If You Could Hie To Kolob - Jenny Oaks Baker

Religion is one of the most mysterious things to me. The idea that so many people could subscribe to any one theory of their creation with the knowledge of other, competing theories is amazing, and one that I don’t understand. I have never understood the idea that one practice or belief could apply to so many people, people who are each unique in their emotional luggage. It amazes me that something as hazy as where we came from could unite so many people.

There are few times in my life when I’ve felt any sort of connection to a higher being. In some ways I don’t want one, at least not now. It seems like people are so obsessed with figuring out what’s wrong and what’s right, but they want someone to tell them, not to figure it out for themselves.

I want to make mistakes. But doesn’t everyone? Am I the only one willing to be honest?

Isn’t the only way to know the joy of my decisions by balancing it against the misery of my mistakes? Sometimes I wonder if that’s what life is about, is exploring the world around us and learning what it has to offer. Can you do that with a prescribed set of beliefs?

This song makes me think of religion. These are my rambling thoughts on religion.

Beautiful Brutality - Random

I’ve been listening to a Chipbeat DJ named Random. Since hearing Random’s music, I can’t get his nauseating beats out of my head. I’ve downloaded a whole slew of chipbeat music into my regular circulation – most of it from Random. His music beams addictive brilliance from every little melodic beat, and it’s fitting to me, someone who champions video games.

8-bit music isn’t very popular – quite apparently a niche sound once heard. My parents can’t tolerate the harsh bleeps and bloops that constitute the very nature of the genre, although my friends are a little more accepting – we teenagers tend to be versed in the harsh, dissonant freneticism only our savvy web-browsing could unearth – but as genres go, it is more of an acquired taste than, say, catchy pop (though it does have a foot-tapping appeal to the rankle).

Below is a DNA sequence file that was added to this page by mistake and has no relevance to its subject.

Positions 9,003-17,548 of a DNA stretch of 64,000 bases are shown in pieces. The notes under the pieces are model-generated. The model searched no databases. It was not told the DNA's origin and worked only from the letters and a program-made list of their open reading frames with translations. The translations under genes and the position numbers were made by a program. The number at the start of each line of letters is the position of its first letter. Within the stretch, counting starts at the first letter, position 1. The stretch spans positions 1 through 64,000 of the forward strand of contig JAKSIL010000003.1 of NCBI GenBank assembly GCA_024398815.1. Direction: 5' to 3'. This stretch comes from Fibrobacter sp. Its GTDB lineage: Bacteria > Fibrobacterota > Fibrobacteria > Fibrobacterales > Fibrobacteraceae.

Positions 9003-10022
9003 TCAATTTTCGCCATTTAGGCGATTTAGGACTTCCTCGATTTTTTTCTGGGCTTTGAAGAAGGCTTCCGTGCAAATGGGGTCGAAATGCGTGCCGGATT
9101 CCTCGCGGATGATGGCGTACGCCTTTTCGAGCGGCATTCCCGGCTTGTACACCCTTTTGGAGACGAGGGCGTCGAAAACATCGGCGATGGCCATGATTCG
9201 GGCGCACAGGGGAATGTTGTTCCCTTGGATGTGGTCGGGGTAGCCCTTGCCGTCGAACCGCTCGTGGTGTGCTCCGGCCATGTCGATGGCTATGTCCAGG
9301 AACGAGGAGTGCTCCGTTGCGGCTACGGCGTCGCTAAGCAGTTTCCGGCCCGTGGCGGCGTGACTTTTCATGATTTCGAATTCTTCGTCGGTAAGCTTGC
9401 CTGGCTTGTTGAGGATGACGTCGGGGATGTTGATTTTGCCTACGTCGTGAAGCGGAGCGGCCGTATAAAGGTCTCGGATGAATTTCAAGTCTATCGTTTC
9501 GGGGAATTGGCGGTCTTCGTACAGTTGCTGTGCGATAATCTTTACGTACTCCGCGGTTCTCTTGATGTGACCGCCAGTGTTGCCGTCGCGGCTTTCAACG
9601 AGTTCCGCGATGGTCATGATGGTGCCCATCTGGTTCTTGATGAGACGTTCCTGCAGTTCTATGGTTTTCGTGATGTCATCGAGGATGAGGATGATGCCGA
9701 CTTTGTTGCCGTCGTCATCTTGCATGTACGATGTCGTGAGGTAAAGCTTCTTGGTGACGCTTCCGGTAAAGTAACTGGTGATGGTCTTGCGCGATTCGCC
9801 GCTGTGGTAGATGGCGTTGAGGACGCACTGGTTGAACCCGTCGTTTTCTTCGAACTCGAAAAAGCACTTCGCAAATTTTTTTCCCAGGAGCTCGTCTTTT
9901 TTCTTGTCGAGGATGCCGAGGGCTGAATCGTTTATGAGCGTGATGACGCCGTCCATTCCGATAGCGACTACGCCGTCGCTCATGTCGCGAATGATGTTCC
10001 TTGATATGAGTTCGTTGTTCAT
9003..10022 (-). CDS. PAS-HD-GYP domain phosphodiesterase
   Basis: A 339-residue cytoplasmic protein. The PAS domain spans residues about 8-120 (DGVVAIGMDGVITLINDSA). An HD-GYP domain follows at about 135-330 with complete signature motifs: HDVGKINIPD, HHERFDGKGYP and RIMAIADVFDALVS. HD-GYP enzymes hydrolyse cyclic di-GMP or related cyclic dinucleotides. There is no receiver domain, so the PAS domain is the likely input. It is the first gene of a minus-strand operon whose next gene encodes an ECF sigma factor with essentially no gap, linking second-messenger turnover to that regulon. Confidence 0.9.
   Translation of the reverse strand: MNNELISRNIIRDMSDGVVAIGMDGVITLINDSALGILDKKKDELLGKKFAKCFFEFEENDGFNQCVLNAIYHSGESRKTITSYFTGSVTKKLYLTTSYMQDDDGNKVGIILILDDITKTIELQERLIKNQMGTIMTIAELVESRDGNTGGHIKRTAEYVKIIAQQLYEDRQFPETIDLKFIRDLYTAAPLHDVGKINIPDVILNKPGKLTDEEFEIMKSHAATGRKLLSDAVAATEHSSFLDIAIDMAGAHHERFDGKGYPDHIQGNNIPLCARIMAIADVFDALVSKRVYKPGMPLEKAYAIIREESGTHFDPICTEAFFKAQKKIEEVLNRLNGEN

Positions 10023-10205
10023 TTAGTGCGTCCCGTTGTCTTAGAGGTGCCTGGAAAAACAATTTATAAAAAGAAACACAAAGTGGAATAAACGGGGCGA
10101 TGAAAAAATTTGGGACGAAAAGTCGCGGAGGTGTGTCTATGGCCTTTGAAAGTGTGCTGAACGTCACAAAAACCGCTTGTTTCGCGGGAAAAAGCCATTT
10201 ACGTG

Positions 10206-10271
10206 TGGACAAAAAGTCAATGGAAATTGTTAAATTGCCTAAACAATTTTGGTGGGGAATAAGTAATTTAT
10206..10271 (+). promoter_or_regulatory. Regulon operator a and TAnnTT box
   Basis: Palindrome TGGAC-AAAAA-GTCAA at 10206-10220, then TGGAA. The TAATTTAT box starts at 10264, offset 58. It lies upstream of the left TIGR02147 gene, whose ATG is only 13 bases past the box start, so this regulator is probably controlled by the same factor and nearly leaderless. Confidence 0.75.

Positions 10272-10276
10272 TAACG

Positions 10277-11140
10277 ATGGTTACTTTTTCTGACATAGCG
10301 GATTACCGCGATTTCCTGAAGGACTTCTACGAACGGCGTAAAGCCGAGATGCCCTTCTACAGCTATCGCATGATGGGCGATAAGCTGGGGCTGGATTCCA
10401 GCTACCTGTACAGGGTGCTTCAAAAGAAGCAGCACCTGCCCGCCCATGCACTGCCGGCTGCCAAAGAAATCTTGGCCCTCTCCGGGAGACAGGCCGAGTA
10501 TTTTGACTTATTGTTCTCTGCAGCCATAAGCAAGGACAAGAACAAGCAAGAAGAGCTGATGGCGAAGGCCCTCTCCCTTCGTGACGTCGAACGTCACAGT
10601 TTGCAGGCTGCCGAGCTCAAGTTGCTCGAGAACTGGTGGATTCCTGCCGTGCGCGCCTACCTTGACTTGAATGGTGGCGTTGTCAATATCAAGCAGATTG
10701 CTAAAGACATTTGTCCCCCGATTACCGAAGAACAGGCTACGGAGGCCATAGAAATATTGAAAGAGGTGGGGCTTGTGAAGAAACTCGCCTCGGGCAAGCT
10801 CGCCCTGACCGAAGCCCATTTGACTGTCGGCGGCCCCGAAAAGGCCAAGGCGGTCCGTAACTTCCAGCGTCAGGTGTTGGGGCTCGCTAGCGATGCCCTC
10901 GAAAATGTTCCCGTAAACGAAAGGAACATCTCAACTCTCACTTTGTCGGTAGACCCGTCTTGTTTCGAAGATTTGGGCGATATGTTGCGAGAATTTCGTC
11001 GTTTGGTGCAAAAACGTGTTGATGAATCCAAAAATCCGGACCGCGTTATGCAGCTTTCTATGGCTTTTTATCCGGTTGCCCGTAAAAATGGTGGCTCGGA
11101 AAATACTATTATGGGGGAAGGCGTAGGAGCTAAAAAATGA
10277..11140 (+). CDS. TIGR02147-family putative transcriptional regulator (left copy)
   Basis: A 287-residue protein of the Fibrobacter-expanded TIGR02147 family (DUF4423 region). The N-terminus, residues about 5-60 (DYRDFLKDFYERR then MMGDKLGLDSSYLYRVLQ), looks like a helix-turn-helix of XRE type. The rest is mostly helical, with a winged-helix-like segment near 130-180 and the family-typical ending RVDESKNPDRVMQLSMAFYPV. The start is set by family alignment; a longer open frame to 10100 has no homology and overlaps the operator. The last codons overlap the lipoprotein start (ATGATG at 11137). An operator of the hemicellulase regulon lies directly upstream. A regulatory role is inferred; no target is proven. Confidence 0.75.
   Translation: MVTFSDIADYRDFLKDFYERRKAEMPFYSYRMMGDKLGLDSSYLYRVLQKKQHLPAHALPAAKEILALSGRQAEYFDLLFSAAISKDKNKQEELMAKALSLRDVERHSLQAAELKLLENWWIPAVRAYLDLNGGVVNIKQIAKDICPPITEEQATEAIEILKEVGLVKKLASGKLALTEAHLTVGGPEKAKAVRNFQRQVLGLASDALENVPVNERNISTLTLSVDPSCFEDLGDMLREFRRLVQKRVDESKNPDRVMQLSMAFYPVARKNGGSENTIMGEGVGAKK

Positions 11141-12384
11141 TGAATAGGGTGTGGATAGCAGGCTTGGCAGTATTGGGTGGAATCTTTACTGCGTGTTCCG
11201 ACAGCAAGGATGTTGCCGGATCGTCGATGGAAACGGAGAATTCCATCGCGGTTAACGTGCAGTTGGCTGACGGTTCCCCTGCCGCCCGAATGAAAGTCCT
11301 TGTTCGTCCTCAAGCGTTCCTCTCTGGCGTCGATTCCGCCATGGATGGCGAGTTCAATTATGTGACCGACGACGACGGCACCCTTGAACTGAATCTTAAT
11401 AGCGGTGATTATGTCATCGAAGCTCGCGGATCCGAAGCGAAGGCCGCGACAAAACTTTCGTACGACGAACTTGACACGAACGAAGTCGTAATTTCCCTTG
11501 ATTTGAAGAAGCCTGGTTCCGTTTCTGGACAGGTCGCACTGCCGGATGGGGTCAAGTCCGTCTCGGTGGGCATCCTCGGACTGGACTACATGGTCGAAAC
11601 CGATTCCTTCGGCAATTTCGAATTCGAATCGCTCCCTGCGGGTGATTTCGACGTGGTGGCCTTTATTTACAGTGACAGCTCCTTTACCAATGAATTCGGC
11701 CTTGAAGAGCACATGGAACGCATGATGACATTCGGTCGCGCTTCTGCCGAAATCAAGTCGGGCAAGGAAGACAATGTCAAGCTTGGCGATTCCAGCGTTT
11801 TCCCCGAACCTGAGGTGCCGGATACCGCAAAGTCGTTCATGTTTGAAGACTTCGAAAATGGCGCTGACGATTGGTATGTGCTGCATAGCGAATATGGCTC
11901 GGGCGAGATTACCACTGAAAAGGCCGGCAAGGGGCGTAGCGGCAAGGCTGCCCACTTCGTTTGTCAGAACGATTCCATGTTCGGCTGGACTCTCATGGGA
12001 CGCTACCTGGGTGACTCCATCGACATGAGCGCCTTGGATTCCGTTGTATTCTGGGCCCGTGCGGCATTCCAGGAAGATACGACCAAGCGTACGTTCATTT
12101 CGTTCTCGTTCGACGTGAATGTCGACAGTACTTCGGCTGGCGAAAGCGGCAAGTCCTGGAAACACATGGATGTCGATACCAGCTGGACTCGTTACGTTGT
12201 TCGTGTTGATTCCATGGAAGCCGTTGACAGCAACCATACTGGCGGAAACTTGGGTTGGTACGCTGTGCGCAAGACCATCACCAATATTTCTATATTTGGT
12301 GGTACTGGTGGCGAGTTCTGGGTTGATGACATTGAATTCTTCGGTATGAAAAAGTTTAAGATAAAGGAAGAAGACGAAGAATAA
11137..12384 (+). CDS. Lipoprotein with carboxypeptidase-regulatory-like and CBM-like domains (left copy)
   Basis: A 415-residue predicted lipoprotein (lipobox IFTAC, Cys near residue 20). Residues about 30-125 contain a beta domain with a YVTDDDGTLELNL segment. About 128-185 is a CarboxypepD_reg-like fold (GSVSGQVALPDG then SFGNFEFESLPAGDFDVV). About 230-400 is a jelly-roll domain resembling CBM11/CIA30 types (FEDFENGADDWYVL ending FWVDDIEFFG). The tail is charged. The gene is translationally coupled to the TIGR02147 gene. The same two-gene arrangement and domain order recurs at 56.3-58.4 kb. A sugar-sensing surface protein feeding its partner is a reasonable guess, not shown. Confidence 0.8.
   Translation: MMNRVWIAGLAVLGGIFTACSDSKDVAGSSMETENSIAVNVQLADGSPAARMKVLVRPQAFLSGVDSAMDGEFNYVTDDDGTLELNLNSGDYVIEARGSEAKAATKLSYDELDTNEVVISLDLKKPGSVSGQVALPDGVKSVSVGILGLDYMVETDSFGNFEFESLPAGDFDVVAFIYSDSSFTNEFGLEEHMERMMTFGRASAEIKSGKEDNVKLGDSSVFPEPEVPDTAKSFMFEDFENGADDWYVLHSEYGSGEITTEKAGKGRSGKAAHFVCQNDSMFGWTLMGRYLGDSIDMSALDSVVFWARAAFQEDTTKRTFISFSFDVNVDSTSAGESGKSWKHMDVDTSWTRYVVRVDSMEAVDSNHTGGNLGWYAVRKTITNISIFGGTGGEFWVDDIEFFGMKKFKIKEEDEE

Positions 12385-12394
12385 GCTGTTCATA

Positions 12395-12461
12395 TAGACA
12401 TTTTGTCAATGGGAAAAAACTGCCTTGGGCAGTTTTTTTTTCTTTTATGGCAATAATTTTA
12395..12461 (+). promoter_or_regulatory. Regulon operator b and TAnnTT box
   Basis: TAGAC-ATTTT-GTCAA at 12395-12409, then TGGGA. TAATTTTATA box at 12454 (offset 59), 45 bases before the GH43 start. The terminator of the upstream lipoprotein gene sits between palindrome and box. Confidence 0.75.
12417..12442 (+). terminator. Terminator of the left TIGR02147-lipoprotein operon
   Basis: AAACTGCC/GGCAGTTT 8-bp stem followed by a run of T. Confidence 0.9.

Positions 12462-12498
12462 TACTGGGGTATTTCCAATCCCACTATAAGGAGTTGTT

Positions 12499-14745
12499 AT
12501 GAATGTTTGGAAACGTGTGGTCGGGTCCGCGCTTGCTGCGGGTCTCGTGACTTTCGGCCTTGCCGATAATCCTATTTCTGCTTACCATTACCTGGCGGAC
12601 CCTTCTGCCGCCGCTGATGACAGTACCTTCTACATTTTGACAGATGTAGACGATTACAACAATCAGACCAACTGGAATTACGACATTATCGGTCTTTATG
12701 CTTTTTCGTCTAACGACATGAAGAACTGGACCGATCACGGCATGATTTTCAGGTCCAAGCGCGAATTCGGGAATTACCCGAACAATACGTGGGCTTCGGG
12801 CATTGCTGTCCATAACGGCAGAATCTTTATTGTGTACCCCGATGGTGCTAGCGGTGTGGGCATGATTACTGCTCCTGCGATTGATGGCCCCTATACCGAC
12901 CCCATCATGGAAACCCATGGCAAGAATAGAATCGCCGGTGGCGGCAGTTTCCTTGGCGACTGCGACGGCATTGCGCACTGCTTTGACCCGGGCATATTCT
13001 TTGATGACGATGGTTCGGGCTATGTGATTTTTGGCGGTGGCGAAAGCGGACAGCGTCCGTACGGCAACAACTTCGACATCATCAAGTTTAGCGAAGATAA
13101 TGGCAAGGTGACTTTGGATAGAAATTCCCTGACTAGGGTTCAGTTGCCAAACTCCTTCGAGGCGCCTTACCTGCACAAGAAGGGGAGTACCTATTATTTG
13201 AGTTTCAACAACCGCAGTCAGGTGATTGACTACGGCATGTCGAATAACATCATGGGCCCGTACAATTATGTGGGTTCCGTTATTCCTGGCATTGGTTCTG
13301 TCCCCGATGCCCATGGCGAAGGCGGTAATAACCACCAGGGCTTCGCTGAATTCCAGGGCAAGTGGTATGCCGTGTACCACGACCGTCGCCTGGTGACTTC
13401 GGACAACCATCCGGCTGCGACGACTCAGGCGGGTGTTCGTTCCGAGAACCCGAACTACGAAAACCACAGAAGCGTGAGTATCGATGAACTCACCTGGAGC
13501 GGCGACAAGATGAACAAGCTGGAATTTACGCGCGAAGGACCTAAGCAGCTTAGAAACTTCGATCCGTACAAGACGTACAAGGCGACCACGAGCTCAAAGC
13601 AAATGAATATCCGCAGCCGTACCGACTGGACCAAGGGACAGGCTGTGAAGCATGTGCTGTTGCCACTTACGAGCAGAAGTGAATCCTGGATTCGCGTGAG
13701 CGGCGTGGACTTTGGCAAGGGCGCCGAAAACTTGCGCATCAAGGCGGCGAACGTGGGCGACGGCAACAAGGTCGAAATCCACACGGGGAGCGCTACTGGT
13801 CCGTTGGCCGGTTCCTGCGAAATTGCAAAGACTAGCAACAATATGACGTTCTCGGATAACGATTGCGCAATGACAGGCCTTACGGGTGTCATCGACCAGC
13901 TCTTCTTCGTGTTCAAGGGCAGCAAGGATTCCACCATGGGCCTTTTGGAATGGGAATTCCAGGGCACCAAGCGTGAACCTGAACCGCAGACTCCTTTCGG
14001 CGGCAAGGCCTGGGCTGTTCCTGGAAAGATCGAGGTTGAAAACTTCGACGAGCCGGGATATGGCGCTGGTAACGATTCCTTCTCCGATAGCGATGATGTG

I like chipbeat. Despite its esoteric sound, I’m finding it an indispensable part of my already eclectic music library as a writer who draws from the tone of his music. I sometimes listen to chipbeat while writing about video games. Every time I sit down to write a piece on my experience with a particular game, I find myself running into a stifling wall of wondering what the value is of my time spent with the polygonal abstraction. What was the point of what I was doing? Did it have one? Is what I’m doing here really a worthwhile experience? Was it even creative? I can’t correctly impart my experience until I climb that jeering wall.

So I like to play chipbeat music while writing about video games. The sound is harsh, indulgent, and only sometimes worthwhile, it’s true, but so is what I’m writing about. Despite their development, games (or, interactive entertainment) have a long way to go in terms of serving humanity. We’re used to thinking of games as mostly vapid entertainment that lets us shoot people in the face and feel great about it, but the ideas governing our thought are actively changing with each passing year. Earnest developments like the Wii are working to break perspectives and cast new molds that will inevitably serve to propel the medium in a more universally beneficial direction. And the worthwhile experiences are slowly emerging: Braid, Mirror’s Edge, and Wii Sports press forward.

Low-tech 8-bit bleeps and bloops serves as a constant reminder of the progress we’ve made as a community and an industry to realize our own waking potential – our crude, cacophonous origins and our hopeful, talent-ridden future. The iconic chipbeat style of Random embodies that notion to me.